Mediterranean Mission To Seamen At Gibraltar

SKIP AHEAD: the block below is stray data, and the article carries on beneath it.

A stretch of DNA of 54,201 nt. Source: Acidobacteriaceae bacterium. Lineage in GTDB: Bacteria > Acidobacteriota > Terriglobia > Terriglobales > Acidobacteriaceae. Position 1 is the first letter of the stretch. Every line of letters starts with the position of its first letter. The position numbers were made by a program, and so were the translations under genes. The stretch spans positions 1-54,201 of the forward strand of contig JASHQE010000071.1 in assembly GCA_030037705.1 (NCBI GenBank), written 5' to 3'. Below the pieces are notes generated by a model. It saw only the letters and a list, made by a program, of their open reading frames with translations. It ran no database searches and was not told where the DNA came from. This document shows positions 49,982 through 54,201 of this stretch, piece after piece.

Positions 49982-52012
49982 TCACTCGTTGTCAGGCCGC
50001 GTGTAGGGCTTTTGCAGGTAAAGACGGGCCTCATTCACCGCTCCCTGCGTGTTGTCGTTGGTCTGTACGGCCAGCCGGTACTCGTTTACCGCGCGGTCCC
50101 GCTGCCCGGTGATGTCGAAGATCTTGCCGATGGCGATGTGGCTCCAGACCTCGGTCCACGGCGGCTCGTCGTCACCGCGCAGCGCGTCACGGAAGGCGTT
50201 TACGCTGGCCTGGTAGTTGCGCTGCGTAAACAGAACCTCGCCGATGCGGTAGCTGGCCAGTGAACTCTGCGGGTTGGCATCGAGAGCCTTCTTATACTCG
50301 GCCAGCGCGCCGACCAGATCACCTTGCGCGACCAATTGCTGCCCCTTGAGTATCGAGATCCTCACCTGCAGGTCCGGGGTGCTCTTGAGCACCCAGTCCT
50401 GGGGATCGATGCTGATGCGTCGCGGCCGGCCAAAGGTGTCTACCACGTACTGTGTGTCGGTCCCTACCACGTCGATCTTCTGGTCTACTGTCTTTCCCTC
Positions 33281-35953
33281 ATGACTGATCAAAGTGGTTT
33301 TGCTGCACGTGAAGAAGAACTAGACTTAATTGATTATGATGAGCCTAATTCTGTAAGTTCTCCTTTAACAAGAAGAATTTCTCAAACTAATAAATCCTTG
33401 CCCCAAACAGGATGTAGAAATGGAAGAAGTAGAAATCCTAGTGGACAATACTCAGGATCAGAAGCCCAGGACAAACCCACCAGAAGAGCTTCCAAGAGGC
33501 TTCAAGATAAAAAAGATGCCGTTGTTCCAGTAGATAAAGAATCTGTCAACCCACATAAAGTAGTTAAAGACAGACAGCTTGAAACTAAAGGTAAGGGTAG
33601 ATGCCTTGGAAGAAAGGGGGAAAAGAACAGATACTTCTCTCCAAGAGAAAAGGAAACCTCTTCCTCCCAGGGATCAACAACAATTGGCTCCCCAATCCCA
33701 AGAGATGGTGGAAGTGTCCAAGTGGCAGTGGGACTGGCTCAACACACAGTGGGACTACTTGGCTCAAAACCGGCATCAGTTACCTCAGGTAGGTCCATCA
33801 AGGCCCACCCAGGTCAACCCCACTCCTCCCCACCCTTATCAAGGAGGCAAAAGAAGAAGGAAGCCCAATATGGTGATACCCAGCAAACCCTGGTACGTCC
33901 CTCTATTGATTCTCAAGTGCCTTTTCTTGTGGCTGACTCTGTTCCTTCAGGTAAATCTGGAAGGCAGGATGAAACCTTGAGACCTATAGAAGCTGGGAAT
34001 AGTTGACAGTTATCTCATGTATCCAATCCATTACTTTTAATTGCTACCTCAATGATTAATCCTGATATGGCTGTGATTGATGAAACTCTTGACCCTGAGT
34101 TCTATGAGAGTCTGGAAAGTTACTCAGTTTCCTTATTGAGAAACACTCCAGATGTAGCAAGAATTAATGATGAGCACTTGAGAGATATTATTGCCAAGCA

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The two men that were mainly responsible for starting work among seafarers about a hundred years ago, were Gibraltar’s fourth Bishop and first Dean. Canon Charles Waldegrave Sandford was consecrated Bishop of Gibraltar on February 1st 1874, at the comparatively early age of 44, and enthroned In the Cathedral of the Holy Trinity a fortnight later. On reaching his Cathedral City, Bishop Sandford found there was a sailor’s Home in Engineer’s Lane, opened mainly through the efforts of Captain Augustus Phillimore , Senior Naval Officer here from 1869 to 1874. This home catered for crews left ashore while waiting to be engaged by another ship or waiting to be repatriated after shipwreck. It is interesting that this Home, which came to be called “The Red Ensign Club,” remained in existence until 1976, although in these days seamen left ashore were usually whisked away by air. The energetic young Bishop was soon off on his first tour of his Dioceses, where he continued to travel extensively until his death in 1903. In many ports around the Mediterranean he could see forest of masts of British ships, but rarely found anyone caring for their crews when ashore. Happy exceptions were Nice, Antibes and Marseilles, where the Reverend Decimis Storry Govett had long been doing everything he could to help British sailors for over ten years. In all he worked there for 19 years. After many differences of opinion about who should be appointed to the Cathedral of the Holy Trinity, and under what title, the Secretary of State appointed Mr Govett to Gibraltar in 1881. One imagines that Bishop Sandford had something to do with the choice as he had such a great appreciation of his work on the Riviera. The permission of the secretary of State and the Governor General, General Lord Napier of Magdala, was given to the Bishop to appoint his Arch deacon the following year. Not long after Govett’s appointment, he wrote to the Bishop :- A very large proportion of the seamen remain in port for only a brief period, while the ships are coaling, but quite long enough, nevertheless, for an incalculable amount of good to be effected among them by an active seaman’s Chaplain or Scripture Reader, at the trifling cost of some £160 per year. The influence of a short prayer meeting, some reminder of divine things, the religious and temperance publications distributed by him on board, would not only benefit the sailors themselves, but be carried by them to the ends of the earth. Many a foreign port, containing not one fourth of the British seamen as we have here, has its own Chaplain appointed specially to administer to their welfare; but Gibraltar has thus far no single person to care for their moral and spiritual needs. Your Lordship is aware that with my sole charge of the cathedral services, the school, the civil hospital, the prison, lunatic asylum, and the visitation of the sick, it is wholly beyond my power to attempt to evangelise this multitude of seamen also. The local government, when petitioned for funds has declined; the Seaman’s Societies at home have exhausted their resources, or would most gladly come to our help. Under the circumstances I am constrained to appeal to you, feeling confident that if the facts and figures are generally known, Christian hearts would be touched. And Christian charity awakened; for England has ever shown the deepest interest in her sailors, to whom hardship and intrepidity we owe not only our personal comforts and luxuries, but the wealth and greatness of our Empire. To this the bishop added “It must not be supposed that efforts have not been made in previous years to provide ministrations for this vast number of British sailors which annually visit Gibraltar. Appeals have been made but in vain.As a result of this appeal and others from the Diocese, Bishop Sandford sought help in England for “The Gibraltar Mission to seamen in the Mediterranean” and administered money received through a Spiritual Aid Fund. When next visiting Gibraltar he called on agents and mercantile companies accompanied by Captain the Honourable Edward Fremantle, RN and Colonel Ravenhill to discuss the moral and religious needs of sailors here. They agreed to levy a tax on each of their ships entering port, to help pay for the work. In Liverpool, certain merchants had promised to give £240 per annum for five years, from which the Bishop allotted £40 a year to the salary of a Lay Reader at Gibraltar. By September 1883, £62 had been collected here but most of it had to be spent to buy a boat, which was essential. Before the end of the year Mr Robinson was appointed Lay Reader.Mr Robinson, said in his report that in his first six months he had visited 580 ships and 45 hulks, where he distributed 800 bibles and prayer books, with 60,000 tracts and magazines. Aboard each ship he visited he tried to persuade the captain of the crew or the mate to hold services on Sundays while at sea, and talked to all members of the crew. The Mission tried to obtain a hulk in 1885 as a Chapel Ship or Bethel, with a room for services and a reading room besides a home for the Lay Reader with a substantial vessel in the bay, thought Arch Deacon Govett, with the Mission flag flying at the masthead, it would make the captains and agents proud of the missions, and more willing to contribute to its upkeep. But the necessary £400 was not forthcoming and the project was dropped.The Bishop called on the merchants again when he was here in 1887, when a lending library was established, followed by a Seamen’s Guild in 1893. A quarterly Mission paper appeared in 1895. The number of British sailors calling here continued to soar, from 50,000 to in 1870 to 83,000 in 1880 and 95,000 next year. The peak number was no less than 139,000 in 1889/90, and although the figure dropped slightly afterwards, it remained about 100,000 for many years. But the appointment of a Lay Preacher did not prove popular. Was it the salary? Mr Robson was succeeded in 1884 by Mr Sylvester, the next year by Mr J Glover, and the following year by Mr F.G. Copeland who remained for six years. In 1892 he was succeeded by the Reverend A Evans, as a seaman’s Chaplain, he left the following year for Malaga. A soldiers’ Missioner, actually a Free Churchman, then acted temporarily until Reverend Richard Shiers-Mason was appointed Chaplain in 1893, beginning a long connection with the port which only ended with his death in 1934.He reported that he found a distinct advantage in ship visiting, comparable to parochial visiting in its personal touch with individuals. In fact that, for the most part, the crews did not go ashore meant that he could not meet men who would normally not visit a seaman’s home. His work was a priceless opportunity of serving a body of men among whom “those things that get a sailor a bad name are often very much on the surface of a character very often unselfish and warm-hearted to the highest degree, containing a deep religious undercurrent.“Indeed” he continued “after twenty years of Christian work among men of many classes, both in town and country, he felt bound to record his deliberate opinion that seamen are more open to the influence of the Gospel than any other class. He became acquainted with the special needs and problems of different types of seamen; the firemen, for whom the stokehold was often the only place for a private prayer and conversation; the cook, who both professionally by his example and conscientiously could be a great source of spiritual and material good on board; and the captain on whose genuine co-operation so much depends. “The hard case is quite as often in the Captain’s cabin as among the old clinkers.” As the years passed he could see results that had not been evident at the first and could build up continuity in his work. He was a strong supporter of the Seaman’s Guild for its value in linking sailors with the GMS when sailing to other ports.Unlike his predecessors Shier-Mason seems to have enjoyed life in Gibraltar. No doubt a wealthy wife eased financial difficulties. The couple did not have to seek a home in Gibraltar but took a house near the beach in Campamento, where the refinery stands today. From thence he came into Gibraltar daily, generally afoot along the sand, carrying a fishing basket and an umbrella in winter. In Gibraltar he divided his time between ship visiting, the cathedral and fishing. Bishop Collins appointed him a Canon in 1904. Like Archdeacon Govett he was a strong advocate of temperance in a city where there were 44 taverns and 19 pubs, many of them provided with girls who sang and danced to lure sailors inside. One wonders how many such places still exist! The twentieth century was to bring vast changes. Soon after Bishop Sandford arrived here in 1901, on what was to prove his last visit, he learned of the death of Queen Victoria, after so long a reign that few people could remember having lived under any other monarch. Within a few days Mrs Sandford, who had travelled widely with her husband, was also dead. The Bishop himself was taken ill on his next tour and announced he intended to retire on the thirteenth anniversary of his consecration, but he did not live to see the day, dying at Cannes in December 1903. Archdeacon Govett, long a widower, was appointed Gibraltar’s first Dean by the Bishop, Edward Collins, and continued his ministry, widely beloved by all classes and races, until his death in 1912 at the age of 85. After working for seamen on the shores of the Mediterranean for 50 years he was buried under the chancel of the cathedral of the holy Trinity. Somewhere about this time the title of the Gibraltar Mission to Seamen in the Mediterranean, GMS, was altered to the Mediterranean Mission to Seamen. MMS. The outbreak of the First World War increased the work of the Missioner tremendously, including taking care of sailors landed here from torpedoed ships. Fortunately the Mission had acquired a new boat at the beginning of 1914. Equipped both with sail and a Kelvin motor, which was to do great service. While Dean Warde was on holiday in 1930 his locum at one period was the Reverend F.G.Copeland, who as a layman had worked for GMS here over 40 years previously. At the end of 1930 Canon Shiers-Mason resigned on reaching the age of 70, having held this post for 37 years, longer than any other Seaman’s Chaplain in any other part of the world. As no successor was immediately appointed the motor boat was laid up, although the Canon continued to pay a few visits to ships coaling on the North mole. The canon continued to live at Campamento until his death in 1934 The Reverend L.H.Coryton, late Secretary of the Mission to seamen came to Gibraltar to report on the situation. At Reverend Coryton’s suggestion the Reverend James Johnston, formally Chaplain at Bilbao, came to Gibraltar in June 1931; Gibraltar had found another serving friend, and the Mission boat was soon afloat again. Direct contact was made in 1933 with other MMS stations and annual reports exchanged, “thereby stimulating interest in each other’s work, the common aim of which is to assist every sailor, irrespective of race, colour or creed, who comes to them for physical aid, friendly counsel or spiritual comfort. Ship visiting increases from 453 in 1933 to 1074 in 1938. The Chaplain dealt with all sorts of sailors, a Turkish Admiral on the Non- Intervention Committee, during the Spanish Civil War, the Reverend John Antle, of the Colombia Coast Mission, deserters from the French Foreign legion, a destitute lone yachtsman, the crew of the US Training Ships and the German battleship Admiral Scheer, and endless ordinary ships stopping for a few hours. Some of the officers and key men stayed with their ships, and he came to know them well, although most of the crew changed. “The men and crews of the ships felt hurt if the padre failed to visit them on board, and always extended to him kindness, hospitality and respect from Captain’s room to fo’castle. I never came off a ship without feeling better for it.” Mr Johnston acquired firsthand knowledge of life at sea by going to England on leave in 1933 on a small cargo ship, and of the hospital when he underwent an operation at St Bernard’s Hospital (then the Colonial Hospital in town) He was given every facility for hospital visits, and the Boardroom was placed at his disposal for a monthly celebration of Holy Communion.Thanks to gifts from the staff, ex-patients and friends, the necessary vessels, altar fittings and linen were provided to equip the Chapel when needed, without bringing them from the Cathedral. Although there were no official connection between the MMS and the sailor’s Home in Engineer’s Lane, friendly co-operation existed. The chaplain was allowed free access to sailors there and was often to help with difficult cases and to arrange sporting facilities. Both the Bishop and dean shared a constant interest in MMS and local residents helped in a number of ways. The Port officials’ attitude was always one of great helpfulness and regular support. Captain Biron, Mr Morello and Mr Morgan rendered valuable aid, during the Chaplain’s interest in 1936 the Mission work was voluntarily undertaken by Mr L G Inge and Colonel Samson of Toc H. Mr Lemmon, of the Valencia Branch assisted during the Chaplain’s holiday in 1938. The Spanish Civil War brought many emergencies from July 1936 to early 1939, followed by the outbreak of the Second World war in September that year. Like his predecessor, James Johnston was not only Seaman’s Chaplain but also assisted dean Warde at the Cathedral, of which he was appointed Precentor in 1934. The Holy Trinity Church, now a cathedral, had been consecrated in 1838, so arrangements were made for its centenary in 1938, at which James Johnston was to be installed as Canon. When he arrived on the Rock he had been a widower, with a son and daughter in England at school. On his frequent visits to the Colonial hospital he met and courted Sister Edna May Brewer, whom he married in the cathedral in 1938.The Cathedral was crowded on the morning of the centenary, but Mrs Johnston was not there to see her husband installed. As on that day she gave birth to a son. The coup[le did not have long to enjoy life on the Rock with their baby as Edna May and young Michael were evacuated to England in 1940 with nearly all other wives and children, and it was nearly five years before they were allowed to return. When the Second World War broke out in September 1939, Dean Knight-Atkin was on leave in England, so the MMS Chaplain found himself in charge of the cathedral. Owing to lack of boatmen the MMS launch was laid up. The lads were tried out but were evacuated with their parents before they were much use, so the canon had to do what visiting he could from the wharfs. The Dean returned to the Rock for a time, but was resigned in 1940, when the Canon became the acting Dean. In spite of all the extra work entailed and of a broken ankle, he managed 1135 visits to ships during the war. An appeal to London for books to distribute produced 27 cases of books, which were handed out with the help of captain Gobby, Berthing Master at the north Mole, and Mr F Tamplin. Within months there were 15 Church of England Clergy on the Rock. Towards the end of 1941, it became clear that the MMS resources in material and manpower were stretched to their limit. A full time welfare worker and some shore recreation facilities were urgently necessary.The Bishop sent out Mr Joseph Robson, a former MMS Lay Reader at Marseilles, to help here, where he met Mr W Johnson serving with the RASC (Royal Army Service Corps, now the Logistics Corps) who had been a Lay Reader in Algiers. When another worker was found necessary in 1942 the Army Authorities agreed to second Mr Johnson to this post. The Launch “Dolphin” carried sailors between the shore and ships anchored in the Bay A Merchant Navy Welfare Committee was set up under George Gaggero to raise and administer funds, and became responsible for the erection of two Nissen huts on the North Mole, one a canteen and the other providing sleeping accommodation, and a house was obtained and fitted up as a Sailors’ Institute. The Acting Dean continued as much MMS work as he could, visiting the Hospital and some ships, interviewing men seeking personal advice, and supervising the distribution of knitted garments, comforts and cigarettes. The MMS launch Edna May, so named after the Canon’s wife, was run by Mr Crewe (a very appropriate name. Editor) bringing 4800 sailors ashore and paying 2853 visits in 1942. Although the MMS co-operated with the Merchant Navy Welfare Committee each kept its separate organisation, as the latter was in no way associated with any missionary work, and was concerned with material welfare alone. After the war was over the Reverend G S Nason was appointed Dean and Canon Johnston was appointed to the chaplaincy in Barcelona. MMS work was placed in the hands of a Lay Reader, Mr R Grant Macmillan, who had formerly served at Genoa. Once the work was not in clerical hands it was able to rent an Admiralty hut on the North mole for use as a Sailor’s Club (I believe this became the Flying Angel Club-Editor). The convenience of having this in a spot so easily accessible to men coming ashore for a short time only, was very great, and all the more necessary as the Merchant Navy Welfare Committee had ceased to exist with the ending of the war. The Governor, General Sir Kenneth Anderson, formally opened the Seaman’s Canteen and Recreation Room on May 4th 1948, when it was blessed by the Bishop, The Rt Rev. C D Horsley. Mr Macmillan resigned in March 1949, and was succeeded by Mr Richard Dines,MBE, who took up his residence in the Mission building which was a little distance from where the Flying Angel stood. Dean Lloyd (1950 – 1960) held strong views about the inadequacy of the ramshackle one story building, to which Mr Dines had brought his bride, Miss Susan Spicer, Assistant Matron of St Bernard’s Hospital, and where they continued to reside after the birth of their two children. Thanks to the Dean, a former naval chaplain, the MMS Committee acquired a better site, further down the Mile nearer the main activities of the port. Plans were drawn up for a new Institute with a good flat above for the Missioner, but work had not started when Mr Dines died suddenly at his home on June 11th 1958 aged 48.A ship’s steering wheel hangs in the Cathedral in memory of Richard Dines, “A true friend of seafarers.” His widow remained in Gibraltar for several years, returning to her work at the hospital, to support and educate her children In spite of the tragedy work was pressed ahead. A new club room with a bar was built and a flat above furnished and made ready in time for Bishop Eley’s first visit since his enthronement for Holy Week and Easter 1961. The Bishop and dean Worsley both attended performances of “Christian Victor” for the first time in the Cathedral. On Holy Saturday at noon the Bishop blessed the “Flying Angel” and declared it open. James Epworth, a faithful member of the cathedral congregation gave up his work as a craftsman in the Dockyard and moved into the flat with his wife and three children, first Gibraltarian to become a Missioner. After Mr Epsworth decided to move to England in 1969 the reverend Edward Holland, Precenter of the cathedral, took over the post of Missioner from 1974 to 1976. Both these young priests were bachelors, so there was no wife in the Mission flat until the arrival of the reverend Anthony Driver with his wife Jean in October 1976.Mr Driver had worked for a number of years, mainly in Holland, for the Mission to seamen, not the MMS, when he was selected by the Bishop for training for the priesthood, and he was already a Deacon when he reached Gibraltar. The Bishop of Fulham and Gibraltar priested him on St Peter’s Day 1977, in the cathedral at the first ordination to the priesthood which had ever taken place at the Holy Trinity Cathedral.Within a few days Mr Driver was left in charge of the Cathedral as dean, the very Reverend Ambrose Weeks, had been appointed Assistant Bishop of Gibraltar, and left the rock for his consecration at Greenwich.Mr Driver continued to work under the next Dean. The Very Reverend Robert Pope, after he was installed in October, but at the beginning of 1978 serious health put him into hospital for several weeks, and eventually he was obliged to leave Gibraltar. The Reverend Louis Claxton acted as Pecenter and Missioner for a short time pending the arrival of the Reverend Boase, also a married man, in December 1978, so once again a young couple occupy the Mission flat. This short report ends in Easter 1979.